Fourth Declension Endings:
Masculine / Feminine

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Explain the ideas of case and declension.


Case Name
and Typical Meaning / Use




The "subject case": the subject is the word found by asking WHO or WHAT before the verb.



sensus, sensûs

Mihi placêbat sensus eius dê rê publicâ.
  His opinion about the republic pleased me.

sensûs commûnês sunt.
  These meanings are common.


The "possession case": The genitive word corresponds to the word that takes an apostrophe in English. If (A) is in the genitive, (A) possesses something else (B), with the emphasis falling on (B), so that (A) is somewhat like a modifier of (B): in student's book (= discipuli liber), the possession-word qualifies the meaning of the noun book.



sensûs, sensuum

Illud sensûs organô est praesens.
 That is present to the organ of feeling.

Praestet fidês supplementum sensuum  defectuî.
 Let faith provide a help for the deficiency of our senses.


The "indirect object case": the indirect object is found by asking TO / FOR WHOM? or TO / FOR WHAT? after the verb. Certain verbs govern the dative.



sensuî, sensibus

Nûllî nostrô sensuî appâret.
  It is evident to no sense of ours.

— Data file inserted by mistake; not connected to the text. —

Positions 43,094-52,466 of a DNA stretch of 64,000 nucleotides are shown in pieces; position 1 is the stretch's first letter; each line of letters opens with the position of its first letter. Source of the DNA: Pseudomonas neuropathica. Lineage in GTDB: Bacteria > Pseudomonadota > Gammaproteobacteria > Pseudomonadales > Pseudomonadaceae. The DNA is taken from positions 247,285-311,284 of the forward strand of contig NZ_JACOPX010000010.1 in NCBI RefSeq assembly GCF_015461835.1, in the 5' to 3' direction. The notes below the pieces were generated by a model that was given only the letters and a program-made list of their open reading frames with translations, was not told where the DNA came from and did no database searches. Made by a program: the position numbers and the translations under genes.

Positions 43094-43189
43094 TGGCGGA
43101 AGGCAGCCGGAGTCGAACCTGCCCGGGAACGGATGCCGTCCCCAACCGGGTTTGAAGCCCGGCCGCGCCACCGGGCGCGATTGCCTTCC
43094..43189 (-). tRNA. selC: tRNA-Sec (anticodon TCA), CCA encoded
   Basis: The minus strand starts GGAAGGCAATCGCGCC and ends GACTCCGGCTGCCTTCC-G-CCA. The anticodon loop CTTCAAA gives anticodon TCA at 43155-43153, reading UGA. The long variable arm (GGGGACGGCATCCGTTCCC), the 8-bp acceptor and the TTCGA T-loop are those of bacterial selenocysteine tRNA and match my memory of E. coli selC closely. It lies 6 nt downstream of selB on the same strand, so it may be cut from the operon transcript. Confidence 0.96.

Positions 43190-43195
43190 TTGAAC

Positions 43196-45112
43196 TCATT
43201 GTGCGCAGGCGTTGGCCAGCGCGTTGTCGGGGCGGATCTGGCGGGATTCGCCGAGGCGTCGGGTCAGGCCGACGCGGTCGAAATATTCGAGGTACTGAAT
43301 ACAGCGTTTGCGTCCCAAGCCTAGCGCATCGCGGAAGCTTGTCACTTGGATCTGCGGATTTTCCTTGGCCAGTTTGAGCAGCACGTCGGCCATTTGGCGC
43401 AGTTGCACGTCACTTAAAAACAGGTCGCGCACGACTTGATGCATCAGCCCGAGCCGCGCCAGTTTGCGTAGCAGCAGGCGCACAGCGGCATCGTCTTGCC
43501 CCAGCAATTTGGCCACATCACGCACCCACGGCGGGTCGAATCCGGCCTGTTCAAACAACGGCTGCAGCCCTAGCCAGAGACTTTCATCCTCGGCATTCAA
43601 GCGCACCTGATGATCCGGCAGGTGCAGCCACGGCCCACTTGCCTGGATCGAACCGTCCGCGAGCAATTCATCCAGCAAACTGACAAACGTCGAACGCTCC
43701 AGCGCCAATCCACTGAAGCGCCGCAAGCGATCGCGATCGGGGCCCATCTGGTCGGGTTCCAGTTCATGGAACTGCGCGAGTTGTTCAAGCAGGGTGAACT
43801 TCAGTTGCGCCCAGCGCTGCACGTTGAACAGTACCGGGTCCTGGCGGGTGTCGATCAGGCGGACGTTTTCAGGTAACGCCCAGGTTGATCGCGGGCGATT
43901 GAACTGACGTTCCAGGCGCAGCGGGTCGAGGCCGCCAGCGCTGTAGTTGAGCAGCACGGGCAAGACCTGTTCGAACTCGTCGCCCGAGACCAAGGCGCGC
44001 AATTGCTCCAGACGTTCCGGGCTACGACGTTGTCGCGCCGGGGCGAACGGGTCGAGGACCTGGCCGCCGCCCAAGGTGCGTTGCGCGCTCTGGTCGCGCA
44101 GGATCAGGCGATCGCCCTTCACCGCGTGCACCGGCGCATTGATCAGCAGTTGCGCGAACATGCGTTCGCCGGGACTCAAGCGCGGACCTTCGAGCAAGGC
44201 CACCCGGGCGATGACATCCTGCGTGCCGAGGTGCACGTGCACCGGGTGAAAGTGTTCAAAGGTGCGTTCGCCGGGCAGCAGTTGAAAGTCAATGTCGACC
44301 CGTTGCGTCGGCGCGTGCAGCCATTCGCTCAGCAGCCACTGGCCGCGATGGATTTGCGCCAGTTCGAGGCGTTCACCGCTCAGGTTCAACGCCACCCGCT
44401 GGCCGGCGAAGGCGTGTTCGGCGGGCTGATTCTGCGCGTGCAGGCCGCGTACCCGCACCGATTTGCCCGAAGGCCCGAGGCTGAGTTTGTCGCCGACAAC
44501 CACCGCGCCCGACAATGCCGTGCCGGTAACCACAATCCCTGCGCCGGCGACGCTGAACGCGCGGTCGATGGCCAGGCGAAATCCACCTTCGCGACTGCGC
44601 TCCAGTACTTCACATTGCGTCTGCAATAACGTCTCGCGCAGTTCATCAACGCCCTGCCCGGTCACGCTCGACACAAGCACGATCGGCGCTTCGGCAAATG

Ratio imperat sensibus.
  Reason gives commands to the senses.


The "direct object case": the direct object is usually found by asking WHO or WHAT after an action-verb whose action has a receiver. "We hold these truths." The accusative is also used after certain prepositions.



sensum,  sensûs

Sî igitur voluptatis sensum capit...
  If it therefore gets the feeling of pleasure,... 

Docet etiam natûra, per istôs sensûs dolôris, famis, sitis...
  Nature also teaches, through those feelings of pain, hunger, thirst...


The "by-with-from case": Certain prepositions and certain verbs govern objects in this case. Used alone it can have an adverbial meaning, for example, to indicate by what means something is done.


sensû, sensibus

Sensûs rêrum cum sonôrum sensû concordant.
  The meanings of the things agree with the feeling of the sounds.

Posuêrunt iudicium uêritâtis in sensibus corporis.
  They have located the judgment of truth in the senses of the body.

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Latin Teaching Materials at Saint Louis University: © Claude Pavur 1997 - 2009.  This material is being made freely available for non-commercial educational use.